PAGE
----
I once heard a comical saying, “Denial ain’t just a river in Egypt.” As I read through yet another letter from the Georgetown Israel Alliance accusing Arab students of waging an “anti-Israel” flier campaign (Letters to the Editor, Nov. 17, 2000, p. 2), these words about denial take on a relevance worth commenting about.

As a Palestinian American born and raised in the United States, I have been exposed to the undeniable history of the suffering and persecution of Jewish people. As a Palestinian who lived amongst Jews and Israelis in the Occupied Territories, I have become familiar with the historical attachments that Jewish people hold to the land that my people call Palestine. When I speak to Israelis, from the ultra-secular to the religious, the sense of legitimacy to their ties to the land are always rooted in history, from the Bible to the Diaspora to the Holocaust. No one can deny this history, least so an Arab or Muslim, without being called an anti-Semite, and as a result of the efforts of the Jewish and Israeli community, nor will anyone forget it.

As a Palestinian and a Muslim who sympathizes with and recognizes the unjust sufferings of all peoples and creeds, I find that all histories of tragedies are equally abhorrent, and hope the world never forgets them. But at times, when I look at the suffering of peoples of the world, from my own people to the people of Rwanda, from Bosnia to South Africa to Kosovo and many others, I wonder if the world’s eyes and ears have become as deaf and blind to today’s injustice and human oppression as they were to the Jews in the Holocaust.

So how do I justify these controversial opinions? Let’s use some analogies to make it simple. I wonder if today we would call art or literature that portrayed over 200 years of enslavement of black people, or the civil rights movement for that matter, “anti-American.” I wonder if the images of mass graves in Bosnia or Germany can be called “anti-German” or “anti-Serbian.” I wonder if the images of black South Africans being beaten and killed fighting for equality would be called “anti-South African.” I could go on, but the point is simple: it would be ridiculous to name these images in those terms, because what they are against – what they are the antithesis of – is injustice. To reduce these realities to mere slander of a nationality is to avoid recognition of the injustice altogether.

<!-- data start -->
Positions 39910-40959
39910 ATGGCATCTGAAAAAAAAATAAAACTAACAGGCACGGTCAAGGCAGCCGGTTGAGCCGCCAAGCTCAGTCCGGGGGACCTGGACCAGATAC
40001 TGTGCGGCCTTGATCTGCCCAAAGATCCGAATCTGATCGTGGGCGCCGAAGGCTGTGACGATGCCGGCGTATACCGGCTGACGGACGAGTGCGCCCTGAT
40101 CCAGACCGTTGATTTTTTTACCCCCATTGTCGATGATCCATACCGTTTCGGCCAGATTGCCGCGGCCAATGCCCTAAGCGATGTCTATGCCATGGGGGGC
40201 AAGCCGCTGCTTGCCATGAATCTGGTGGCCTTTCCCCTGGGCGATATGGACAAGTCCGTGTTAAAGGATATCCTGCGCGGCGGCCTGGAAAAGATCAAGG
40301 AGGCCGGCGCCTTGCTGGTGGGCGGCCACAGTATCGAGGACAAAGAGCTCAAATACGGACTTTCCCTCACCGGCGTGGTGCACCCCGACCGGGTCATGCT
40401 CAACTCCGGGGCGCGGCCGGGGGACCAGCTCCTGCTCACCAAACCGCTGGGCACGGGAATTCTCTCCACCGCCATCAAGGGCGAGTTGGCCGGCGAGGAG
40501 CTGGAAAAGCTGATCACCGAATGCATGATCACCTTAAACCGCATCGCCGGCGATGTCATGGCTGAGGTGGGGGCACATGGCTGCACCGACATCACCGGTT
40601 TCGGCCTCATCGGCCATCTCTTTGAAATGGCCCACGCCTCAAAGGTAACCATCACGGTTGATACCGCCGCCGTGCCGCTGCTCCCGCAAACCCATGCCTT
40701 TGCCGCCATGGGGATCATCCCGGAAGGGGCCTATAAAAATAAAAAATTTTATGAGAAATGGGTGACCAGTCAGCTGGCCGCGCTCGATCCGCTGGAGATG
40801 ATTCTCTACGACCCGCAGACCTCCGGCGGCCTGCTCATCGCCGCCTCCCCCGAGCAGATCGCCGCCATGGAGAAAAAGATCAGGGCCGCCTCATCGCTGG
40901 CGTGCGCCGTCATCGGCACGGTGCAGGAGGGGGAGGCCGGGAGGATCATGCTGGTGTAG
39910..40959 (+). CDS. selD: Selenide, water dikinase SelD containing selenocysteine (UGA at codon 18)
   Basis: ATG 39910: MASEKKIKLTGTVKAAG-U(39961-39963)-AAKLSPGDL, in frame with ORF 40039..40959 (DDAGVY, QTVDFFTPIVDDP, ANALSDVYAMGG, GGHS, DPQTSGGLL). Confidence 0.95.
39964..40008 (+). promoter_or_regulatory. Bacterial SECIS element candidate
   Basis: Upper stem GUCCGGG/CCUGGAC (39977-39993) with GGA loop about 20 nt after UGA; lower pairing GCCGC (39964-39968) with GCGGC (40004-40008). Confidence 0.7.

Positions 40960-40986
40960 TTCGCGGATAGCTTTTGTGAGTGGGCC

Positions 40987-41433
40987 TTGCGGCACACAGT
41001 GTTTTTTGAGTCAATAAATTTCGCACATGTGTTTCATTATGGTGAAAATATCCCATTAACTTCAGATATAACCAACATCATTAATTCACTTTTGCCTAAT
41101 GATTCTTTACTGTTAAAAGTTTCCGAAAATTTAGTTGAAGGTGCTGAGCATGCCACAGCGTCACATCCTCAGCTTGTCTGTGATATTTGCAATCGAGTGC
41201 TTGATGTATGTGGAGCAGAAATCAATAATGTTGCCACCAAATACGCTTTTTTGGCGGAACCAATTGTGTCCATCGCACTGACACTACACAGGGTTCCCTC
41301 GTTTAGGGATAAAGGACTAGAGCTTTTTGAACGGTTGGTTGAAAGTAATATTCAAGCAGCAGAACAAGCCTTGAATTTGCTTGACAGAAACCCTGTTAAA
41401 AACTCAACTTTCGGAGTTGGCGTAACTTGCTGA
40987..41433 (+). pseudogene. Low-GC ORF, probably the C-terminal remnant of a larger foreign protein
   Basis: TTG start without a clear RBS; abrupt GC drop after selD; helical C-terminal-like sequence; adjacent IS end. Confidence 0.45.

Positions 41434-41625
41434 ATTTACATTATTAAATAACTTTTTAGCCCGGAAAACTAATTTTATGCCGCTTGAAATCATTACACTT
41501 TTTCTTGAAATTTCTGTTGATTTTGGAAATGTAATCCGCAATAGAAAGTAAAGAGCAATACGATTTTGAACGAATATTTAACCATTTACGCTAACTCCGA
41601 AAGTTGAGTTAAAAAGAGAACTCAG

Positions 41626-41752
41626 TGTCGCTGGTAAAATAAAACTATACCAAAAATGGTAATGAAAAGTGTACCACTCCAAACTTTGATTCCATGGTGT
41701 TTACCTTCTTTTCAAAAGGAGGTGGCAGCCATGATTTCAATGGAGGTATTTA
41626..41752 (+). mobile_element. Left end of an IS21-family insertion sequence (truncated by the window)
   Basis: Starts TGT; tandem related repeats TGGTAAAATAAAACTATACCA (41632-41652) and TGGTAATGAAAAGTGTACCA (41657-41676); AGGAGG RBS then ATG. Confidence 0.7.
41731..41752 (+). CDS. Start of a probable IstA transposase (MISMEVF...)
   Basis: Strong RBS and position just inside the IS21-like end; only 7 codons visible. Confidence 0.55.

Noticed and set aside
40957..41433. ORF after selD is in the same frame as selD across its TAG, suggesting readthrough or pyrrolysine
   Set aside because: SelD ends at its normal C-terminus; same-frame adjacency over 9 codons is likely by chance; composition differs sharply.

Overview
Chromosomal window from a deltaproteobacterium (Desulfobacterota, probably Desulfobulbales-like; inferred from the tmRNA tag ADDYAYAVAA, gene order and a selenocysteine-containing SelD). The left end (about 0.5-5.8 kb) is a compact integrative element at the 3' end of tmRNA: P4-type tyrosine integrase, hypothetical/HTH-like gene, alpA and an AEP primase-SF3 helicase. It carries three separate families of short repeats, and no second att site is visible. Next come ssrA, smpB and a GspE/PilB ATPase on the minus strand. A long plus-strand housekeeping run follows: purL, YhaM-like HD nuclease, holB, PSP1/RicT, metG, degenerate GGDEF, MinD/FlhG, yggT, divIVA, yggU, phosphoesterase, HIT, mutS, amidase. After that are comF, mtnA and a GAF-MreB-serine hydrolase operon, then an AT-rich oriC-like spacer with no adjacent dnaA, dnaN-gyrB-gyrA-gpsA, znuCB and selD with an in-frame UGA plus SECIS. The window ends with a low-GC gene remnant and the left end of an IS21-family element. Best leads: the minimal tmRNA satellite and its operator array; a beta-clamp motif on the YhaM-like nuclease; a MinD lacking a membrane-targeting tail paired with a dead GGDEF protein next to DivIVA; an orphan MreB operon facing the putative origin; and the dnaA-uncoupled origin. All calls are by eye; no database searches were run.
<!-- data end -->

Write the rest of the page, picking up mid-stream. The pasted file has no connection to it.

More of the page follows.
Calling these pictures “propaganda” is nothing short of offensive. If pictures of maimed and killed Palestinian children are the cause of polarization on campus, the solution lies not in censoring the depiction of this injustice, but in the efforts to end the aggression itself. I have no hesitation about causing uneasiness when that is the very feeling that should call upon the hearts and consciences of anyone who sees what is happening right now to the Palestinians. Justice has rarely, if ever, been brought about by being politically correct. Unfortunately, history has shown that it took horrible images from such tragedies as occurred in the Holocaust, as what occurred in Bosnia, Rwanda or South Africa in order for the world to take action against injustice.

Whether or not negotiations are going on has nothing to do with raising awareness about human rights and international law violations being committed against innocent Palestinian civilians and children, especially when they are merely exercising their recognized right to self-determination. The fact that fliers depicting Israeli tanks aimed at Palestinian children is being called “anti-Israeli” is merely an admission of guilt in my opinion, because these pictures represent nothing more than fact. And if those facts happen to show that Israel is committing unjust and immoral acts, then those who are concerned with ending it are not deserving of blame.

As I stated before, Israel is a state that was built upon, amongst many other things, an identity was founded upon the sufferings and injustices of the Jewish people. Through movies, memorials, vigils and holidays, the world continues to be reminded of these atrocities, as they should be. But while many will be appalled at the comparison I allude to in paralleling these situations, what the Palestinians are being and have been denied is a voice to their history and their suffering. If these images make anyone uncomfortable, my answer is that they should. If the truth brings about divisiveness, silence will only and has only created a weak and superficial peace that will not be sustained until these issues are addressed.

Such expression is not aimed at creating “enemies”; it is aimed at informing people of the realities. If the Georgetown Israeli Alliance takes that as an aggression, then maybe it should stand behind those who call for the end of the use of excessive force, instead of turning the issue into one of “propaganda.” Moreover, if such voices violate university policy, then I wasn’t aware that university policy censored the truth. Anyone who says such voices should not be “tolerated” must have a serious problem with that.

Dalal Hasan is a senior in the School of Foreign Service.

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